Examining Learning Styles in an Interactive Asynchronous Online Course

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Conference Proceeding

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Research on learning styles for e-learning is relatively scanty. Our research examines learning styles of learners in an online course environment and their impact on learning strategies and preferences. “Learning style refers to how a learner perceives, interacts with, and responds to the learning environment; it is a measure of individual differences (Anderson and Elloumi, 2004, p. 14).” Existing research suggests that learners should have opportunities to learn from material consistent with as well as material different from their preferred learning styles. Hence, a good case can also be made that instructional design should be robust, that is, it should target multiple learning styles, which is a point of agreement by most researchers and educationists. This case is even stronger for e-learning where students are generally more diverse in terms of age, occupation, background, and geographic region.

The context of our study is an innovative asynchronous online learner-oriented course on Enterprise Resource Planning (ERP), which was designed from scratch using a structured design approach (Coppola, 2002).The ILS (Index of Learning Style) and ATLAS (Assessing the Learning Strategy of Adults) instruments were administered to 49 students enrolled in the course in Fall 2009. Students were also asked questions to assess their learning strategies and preferences for different components of the course. The following general hypotheses are tested: H1: There will be differences in learning styles of students. H2: Learners having different learning styles will display different learning strategies for course components. H3: Learners having different learning styles will display different learning preferences for course components.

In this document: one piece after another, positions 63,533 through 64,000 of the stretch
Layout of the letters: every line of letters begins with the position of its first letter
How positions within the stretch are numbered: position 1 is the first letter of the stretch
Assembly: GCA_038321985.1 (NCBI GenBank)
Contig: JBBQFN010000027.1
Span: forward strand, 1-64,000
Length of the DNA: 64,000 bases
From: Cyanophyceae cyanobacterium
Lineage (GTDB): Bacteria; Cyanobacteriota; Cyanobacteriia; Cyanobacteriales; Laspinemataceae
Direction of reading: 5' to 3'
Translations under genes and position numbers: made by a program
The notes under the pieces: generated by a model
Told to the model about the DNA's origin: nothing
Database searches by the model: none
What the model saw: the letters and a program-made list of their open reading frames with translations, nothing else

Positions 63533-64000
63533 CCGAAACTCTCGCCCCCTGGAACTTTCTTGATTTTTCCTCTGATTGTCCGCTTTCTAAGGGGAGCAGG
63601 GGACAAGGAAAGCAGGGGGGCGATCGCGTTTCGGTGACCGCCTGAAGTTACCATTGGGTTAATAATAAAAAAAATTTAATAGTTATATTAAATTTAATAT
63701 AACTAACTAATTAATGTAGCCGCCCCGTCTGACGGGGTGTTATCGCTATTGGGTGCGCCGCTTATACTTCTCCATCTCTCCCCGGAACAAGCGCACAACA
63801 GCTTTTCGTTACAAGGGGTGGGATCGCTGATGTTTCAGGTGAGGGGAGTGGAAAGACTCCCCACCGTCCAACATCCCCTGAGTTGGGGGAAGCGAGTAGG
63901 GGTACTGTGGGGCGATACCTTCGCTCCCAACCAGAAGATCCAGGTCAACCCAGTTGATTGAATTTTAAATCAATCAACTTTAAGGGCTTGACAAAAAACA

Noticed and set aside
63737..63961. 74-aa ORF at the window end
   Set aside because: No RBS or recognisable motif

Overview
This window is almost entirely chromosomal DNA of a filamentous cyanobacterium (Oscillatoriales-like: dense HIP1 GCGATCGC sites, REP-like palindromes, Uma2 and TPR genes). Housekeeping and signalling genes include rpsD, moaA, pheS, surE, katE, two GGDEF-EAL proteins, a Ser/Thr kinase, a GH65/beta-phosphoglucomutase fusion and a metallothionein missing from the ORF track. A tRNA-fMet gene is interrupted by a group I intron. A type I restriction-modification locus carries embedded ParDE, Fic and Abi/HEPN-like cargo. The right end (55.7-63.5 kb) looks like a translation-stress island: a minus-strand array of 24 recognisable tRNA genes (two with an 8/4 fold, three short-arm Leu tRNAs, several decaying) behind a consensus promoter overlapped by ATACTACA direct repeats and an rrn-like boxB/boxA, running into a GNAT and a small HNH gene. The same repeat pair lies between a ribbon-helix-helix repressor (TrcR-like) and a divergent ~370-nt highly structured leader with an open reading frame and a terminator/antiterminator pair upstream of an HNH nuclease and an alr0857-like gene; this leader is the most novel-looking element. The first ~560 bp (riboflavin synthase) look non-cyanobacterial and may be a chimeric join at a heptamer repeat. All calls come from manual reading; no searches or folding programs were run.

The data analysis shows support for all the hypotheses. ANOVA tests performed on 49 observations showed that there was significant difference (p< 0.01) between each of the paired scales for each dimension measured by the ILS instrument. The dimensions are Active/Reflective, Visual/Verbal, Sensing/Intuition and Sequential/Global. Learners displayed different learning strategies and were classified as navigators, problem solvers and engagers. The distributions based on the sample were 38.78%, 42.86% and 18.37% respectively. Learners displayed differential preferences for course components that included case studies, individual assignments, instructor presentations, SAP software, and a project, among others.

Different learning styles were observed involving different learning strategies and preferences for different components of the course. The specific findings have implications for educators of online courses, educators of ERP, and researchers in online learning. Instructors can build more robust courses for e-learning and researchers will appreciate the complex links between learning styles and instructional design in an e-learning environment. Implications for future research are discussed.

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